The study also found that when the mind wanders, unhappiness is present. Their research revealed that the average person’s mind wanders 47% of the time, leading to high reports of unhappiness.

These results revealed how mindfulness can add value and increase happiness. When we practice mindfulness, we become more present people whose minds wander less. The ability to be more focused helps us feel happier and achieve a greater overall sense of fulfilment and wellbeing (Mindfulness.com, 2019).

A separate Harvard study looked at how mindfulness can help the brain become more attentive and focused. The study reported that “brain cells use particular frequencies, or waves, to regulate the flow of information in much the same way that radio stations broadcast at specific frequencies.

One frequency, the alpha rhythm, is particularly active in the cells that process touch, sight and sound in the brain’s outermost layer, called the cortex, where it helps to suppress irrelevant or distracting sensations and regulate the flow of sensory information between brain regions.” In this study, participants took part in a mindfulness program that lasted eight weeks.
When the program was complete results showed that those who finished the program made quicker and more pronounced attention-based adjustments to the alpha rhythm than the control group.

This supported the idea that it was in fact possible to train the mind to be more attentive via mindfulness (Cho, 2016).

Cultivating Mindfulness: The How To

So, you’ve decided that mindfulness is worth the investment of time- but how exactly do you go about it? There is no one-size-fits-all for practicing mindfulness.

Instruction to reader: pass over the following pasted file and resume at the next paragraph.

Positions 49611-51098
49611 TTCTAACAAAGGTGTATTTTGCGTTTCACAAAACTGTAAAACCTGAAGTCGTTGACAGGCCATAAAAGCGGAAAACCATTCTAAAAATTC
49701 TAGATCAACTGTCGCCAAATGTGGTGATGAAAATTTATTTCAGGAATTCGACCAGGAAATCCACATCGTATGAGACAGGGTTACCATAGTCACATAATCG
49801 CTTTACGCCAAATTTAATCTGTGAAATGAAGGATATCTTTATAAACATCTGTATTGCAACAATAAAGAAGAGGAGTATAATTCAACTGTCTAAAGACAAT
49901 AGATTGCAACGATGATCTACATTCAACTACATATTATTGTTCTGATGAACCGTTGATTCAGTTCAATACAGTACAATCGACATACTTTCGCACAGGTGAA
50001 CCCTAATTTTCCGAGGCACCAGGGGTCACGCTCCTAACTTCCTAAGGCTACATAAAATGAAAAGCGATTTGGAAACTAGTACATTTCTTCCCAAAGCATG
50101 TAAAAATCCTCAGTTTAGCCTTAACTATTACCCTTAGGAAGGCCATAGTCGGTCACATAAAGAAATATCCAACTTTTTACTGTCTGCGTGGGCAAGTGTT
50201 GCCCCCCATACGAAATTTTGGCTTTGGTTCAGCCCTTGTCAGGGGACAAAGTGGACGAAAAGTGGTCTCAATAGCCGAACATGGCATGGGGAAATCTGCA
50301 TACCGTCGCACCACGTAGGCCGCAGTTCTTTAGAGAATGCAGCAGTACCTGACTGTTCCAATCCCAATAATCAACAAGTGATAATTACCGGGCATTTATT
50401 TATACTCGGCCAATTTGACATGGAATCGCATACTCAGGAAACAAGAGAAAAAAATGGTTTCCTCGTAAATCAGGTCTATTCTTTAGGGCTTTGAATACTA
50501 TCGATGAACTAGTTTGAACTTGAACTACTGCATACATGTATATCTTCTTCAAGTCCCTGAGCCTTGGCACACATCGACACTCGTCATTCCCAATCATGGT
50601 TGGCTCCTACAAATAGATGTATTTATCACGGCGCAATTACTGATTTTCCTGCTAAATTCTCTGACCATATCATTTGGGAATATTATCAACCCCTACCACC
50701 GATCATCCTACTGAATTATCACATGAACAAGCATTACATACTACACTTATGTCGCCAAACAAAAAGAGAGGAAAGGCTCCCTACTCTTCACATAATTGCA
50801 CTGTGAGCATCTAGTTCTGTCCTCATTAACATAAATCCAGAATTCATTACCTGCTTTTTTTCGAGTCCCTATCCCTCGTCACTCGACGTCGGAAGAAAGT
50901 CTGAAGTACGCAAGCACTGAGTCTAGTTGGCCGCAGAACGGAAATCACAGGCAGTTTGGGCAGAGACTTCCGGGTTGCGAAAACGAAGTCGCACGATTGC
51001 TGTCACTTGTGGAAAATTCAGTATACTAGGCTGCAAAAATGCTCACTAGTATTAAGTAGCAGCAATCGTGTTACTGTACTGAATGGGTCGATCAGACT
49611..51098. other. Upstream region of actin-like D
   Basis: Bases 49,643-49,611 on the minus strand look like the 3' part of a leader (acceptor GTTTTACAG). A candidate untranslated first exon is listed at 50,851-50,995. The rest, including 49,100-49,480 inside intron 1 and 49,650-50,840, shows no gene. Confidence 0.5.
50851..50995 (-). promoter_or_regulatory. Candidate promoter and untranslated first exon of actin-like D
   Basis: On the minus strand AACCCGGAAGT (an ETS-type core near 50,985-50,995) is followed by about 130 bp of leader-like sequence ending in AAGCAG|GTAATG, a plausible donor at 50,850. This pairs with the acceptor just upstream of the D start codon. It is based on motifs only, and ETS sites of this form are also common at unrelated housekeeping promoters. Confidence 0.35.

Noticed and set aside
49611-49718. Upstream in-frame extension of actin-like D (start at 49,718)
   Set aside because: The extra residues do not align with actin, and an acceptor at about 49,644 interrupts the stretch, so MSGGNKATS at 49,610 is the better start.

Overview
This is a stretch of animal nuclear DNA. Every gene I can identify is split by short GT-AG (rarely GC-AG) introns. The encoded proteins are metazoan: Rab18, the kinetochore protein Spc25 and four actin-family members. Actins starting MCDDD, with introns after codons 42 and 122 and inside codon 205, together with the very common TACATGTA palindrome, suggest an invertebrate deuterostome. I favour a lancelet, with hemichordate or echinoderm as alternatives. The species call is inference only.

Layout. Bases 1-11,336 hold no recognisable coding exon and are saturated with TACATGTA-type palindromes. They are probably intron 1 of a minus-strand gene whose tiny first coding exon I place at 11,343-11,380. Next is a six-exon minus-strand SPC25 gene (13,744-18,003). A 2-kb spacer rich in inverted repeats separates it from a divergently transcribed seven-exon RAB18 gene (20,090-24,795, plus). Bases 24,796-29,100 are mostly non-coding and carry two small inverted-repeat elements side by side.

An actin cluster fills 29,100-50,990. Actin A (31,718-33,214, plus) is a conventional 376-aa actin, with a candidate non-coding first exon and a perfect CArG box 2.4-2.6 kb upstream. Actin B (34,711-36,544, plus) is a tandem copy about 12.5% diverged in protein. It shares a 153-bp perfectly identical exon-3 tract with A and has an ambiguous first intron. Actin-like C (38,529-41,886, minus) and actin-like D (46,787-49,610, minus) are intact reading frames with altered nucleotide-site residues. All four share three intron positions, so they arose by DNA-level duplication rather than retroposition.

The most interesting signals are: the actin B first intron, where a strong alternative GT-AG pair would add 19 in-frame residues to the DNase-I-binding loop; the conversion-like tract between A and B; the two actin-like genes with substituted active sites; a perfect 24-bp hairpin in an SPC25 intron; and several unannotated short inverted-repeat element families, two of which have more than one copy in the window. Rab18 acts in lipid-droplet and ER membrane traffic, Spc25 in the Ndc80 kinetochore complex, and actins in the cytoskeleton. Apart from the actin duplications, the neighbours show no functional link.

Some of the foundations and cornerstones of mindfulness include.

* Non-judgmental attitude
* Being patient
* Trust in oneself
* Acceptance
* Letting go
* Compassion

Formal And Informal Practices Of Mindfulness

Both formal and informal ways exist in the practice of mindfulness.

* The formal avenues are meditations, typically those that structured and may be guided on unguided.

* The informal practice of mindfulness is that which can be practiced daily throughout your life, and mainly means to live in the present moment, to detach oneself from the past or future and submerse themselves in the activity, emotions, and entire experience of any given moment of the day.

As opposed to the way most people go through their day, completely out of touch with the present, focusing or worrying about the past or future, engaging in ruminative thinking and in general on auto pilot, mindfulness provides the opportunity to notice, be present and engage each moment as it comes.

For example, the activity of eating a meal. Instead of gobbling up food without attention while watching TV, mindful eating means focusing solely and completely on very single bite including its smell, taste, texture and how it looks. Focus on each bite you take. Notice the color of the food, pay attention to its smell. When taking a bite let the flavors hit your taste buds, chew slowly and really taste the food. Notice its taste, is it salty? Sweet? Sour? Chew slowly. Savor every bite. Remain focused through your entire meal. This is a great example of mindfulness in action.


“Mindfulness is a way of befriending ourselves and our experience” – Jon Kabat-Zinn